Three Ways to “Hold the Pen” when Writing Your Story

I love the saying, “When writing the story of your life, make sure you’re holding the pen,” because it reveals the heart of life-story writing. Sweet and simple—hold the pen. Here’s my take on what that looks like:

First of all, you literally need to be the writer. No matter if its gripping the pen, typing on computer keys, or dictating your voice; your story is best told with your hand, your fingers, or your voice. Nobody knows your life from your point of view. Friends and family might have been with you for part of your journey, but those who were there occasionally can’t know what you know.

As an example, when Sally holds the pen in telling about her forty year marriage, she is the only one who can talk about the day she met Mark, her feelings on their wedding day, the challenges and joys they faced, and the compromises they made to build a strong marriage. Her writing comes, as they say, “from the horse’s mouth.†(And yes, Mark would have a slightly different story to tell!)

Not only is it important to write the story yourself, but secondly, write as authentically as possible. Authentic writing doesn’t come as automatically as we might think. When I catch myself simultaneously writing and judging how others will respond to my writing, or perhaps using words to sway the reader to my side, I realize I’m doing more selling than telling. Authentic writing isn’t self-conscious or self-promoting. It touches on feelings as well as facts in a way that is agenda-free.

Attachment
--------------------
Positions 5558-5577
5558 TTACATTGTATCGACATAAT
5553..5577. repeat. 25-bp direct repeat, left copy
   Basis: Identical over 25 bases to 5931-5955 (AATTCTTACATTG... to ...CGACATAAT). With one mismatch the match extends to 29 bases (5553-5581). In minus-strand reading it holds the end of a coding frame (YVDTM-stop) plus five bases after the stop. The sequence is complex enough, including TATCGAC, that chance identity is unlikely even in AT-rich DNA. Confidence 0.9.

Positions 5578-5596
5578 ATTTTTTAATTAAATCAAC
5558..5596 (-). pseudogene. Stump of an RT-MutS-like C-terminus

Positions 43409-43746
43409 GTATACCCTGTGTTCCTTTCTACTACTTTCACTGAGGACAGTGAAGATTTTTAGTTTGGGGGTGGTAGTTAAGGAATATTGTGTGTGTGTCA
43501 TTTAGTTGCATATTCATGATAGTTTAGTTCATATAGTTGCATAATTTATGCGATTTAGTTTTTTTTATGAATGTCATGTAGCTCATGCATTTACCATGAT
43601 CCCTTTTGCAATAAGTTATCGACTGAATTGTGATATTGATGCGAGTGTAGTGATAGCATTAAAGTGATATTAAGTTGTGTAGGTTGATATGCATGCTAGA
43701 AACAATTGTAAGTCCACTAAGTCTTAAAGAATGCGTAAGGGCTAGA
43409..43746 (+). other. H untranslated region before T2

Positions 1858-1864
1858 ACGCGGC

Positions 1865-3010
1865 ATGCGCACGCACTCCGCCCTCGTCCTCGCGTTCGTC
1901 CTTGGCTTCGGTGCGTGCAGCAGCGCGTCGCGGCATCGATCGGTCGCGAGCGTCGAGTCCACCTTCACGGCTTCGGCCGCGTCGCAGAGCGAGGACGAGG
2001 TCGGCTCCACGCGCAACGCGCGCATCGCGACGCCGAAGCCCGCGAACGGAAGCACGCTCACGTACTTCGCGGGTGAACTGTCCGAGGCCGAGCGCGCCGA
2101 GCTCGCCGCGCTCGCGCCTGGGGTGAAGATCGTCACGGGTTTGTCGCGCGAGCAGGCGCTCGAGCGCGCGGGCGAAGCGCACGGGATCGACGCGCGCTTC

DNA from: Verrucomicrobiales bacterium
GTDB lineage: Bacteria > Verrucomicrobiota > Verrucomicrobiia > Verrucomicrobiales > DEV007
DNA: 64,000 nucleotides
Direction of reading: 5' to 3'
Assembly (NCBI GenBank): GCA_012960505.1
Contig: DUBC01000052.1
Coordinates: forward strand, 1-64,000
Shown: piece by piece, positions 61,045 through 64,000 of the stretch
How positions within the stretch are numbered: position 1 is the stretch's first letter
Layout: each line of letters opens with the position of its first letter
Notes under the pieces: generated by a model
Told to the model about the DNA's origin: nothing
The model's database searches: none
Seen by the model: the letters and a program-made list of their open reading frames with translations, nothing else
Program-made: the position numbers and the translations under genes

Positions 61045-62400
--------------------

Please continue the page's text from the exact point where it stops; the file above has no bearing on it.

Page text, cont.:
During my years in Toastmasters, I remember speakers who would metaphorically speak down to us from a far away mountaintop, when all the audience really wanted was to have a conversation—eye-to-eye—free of platitudes and generalizations. As writers, perhaps it’s the same. Maybe authentic writing comes in layers, and with each re-write, we trust that being ourselves is enough, and peal away another layer of falsity, pomp and spin. We write, re-read and ask—really? Then we re-write until we reach the bone of our intended message.

The third part of holding the pen is to remember that you are holding YOUR pen, so make sure the stories you tell are YOUR stories. Some writers fall into the habit of describing other people’s lives and their roles as mother, father, wife, son, or sister without revealing anything about themselves. So if you’re writing about the joy of playing with your grandchildren, of course, you’ll mention a few details about those special children. It might seem selfish, yet make sure to include what you did, said and felt to make the story about YOU. 

There’s a wild freedom in writing about your own life. Others can give you tips, but the truth is—you can say whatever you like—free of many of the rules we’re normally bound to observe in most kinds of writing. These story telling sessions between your self of the past and today’s wiser self feel like a family reunion of sorts.

You’ll get into the flow of this two way conversation when you admit what happened, how you felt about it, how you got out of the rough patches and what you learned. And if you’re lucky, you’ll be able to make a convincing case to your younger self that what she thought was a bad thing, led to something even better. 

So pick up the pen and tell your story “like nobody’s business.†

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